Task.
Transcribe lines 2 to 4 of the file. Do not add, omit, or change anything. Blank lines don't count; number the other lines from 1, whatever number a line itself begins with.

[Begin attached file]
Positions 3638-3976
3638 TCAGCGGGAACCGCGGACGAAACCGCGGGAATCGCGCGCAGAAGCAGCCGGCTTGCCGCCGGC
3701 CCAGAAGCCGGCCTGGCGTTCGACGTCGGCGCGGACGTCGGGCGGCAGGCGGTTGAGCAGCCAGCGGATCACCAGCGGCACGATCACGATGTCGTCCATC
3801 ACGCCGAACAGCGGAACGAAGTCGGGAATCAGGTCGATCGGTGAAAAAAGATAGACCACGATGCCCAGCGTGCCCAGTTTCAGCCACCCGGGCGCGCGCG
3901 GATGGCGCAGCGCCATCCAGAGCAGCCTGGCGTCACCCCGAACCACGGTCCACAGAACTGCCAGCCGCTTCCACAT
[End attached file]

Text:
3638 TCAGCGGGAACCGCGGACGAAACCGCGGGAATCGCGCGCAGAAGCAGCCGGCTTGCCGCCGGC
3701 CCAGAAGCCGGCCTGGCGTTCGACGTCGGCGCGGACGTCGGGCGGCAGGCGGTTGAGCAGCCAGCGGATCACCAGCGGCACGATCACGATGTCGTCCATC
3801 ACGCCGAACAGCGGAACGAAGTCGGGAATCAGGTCGATCGGTGAAAAAAGATAGACCACGATGCCCAGCGTGCCCAGTTTCAGCCACCCGGGCGCGCGCG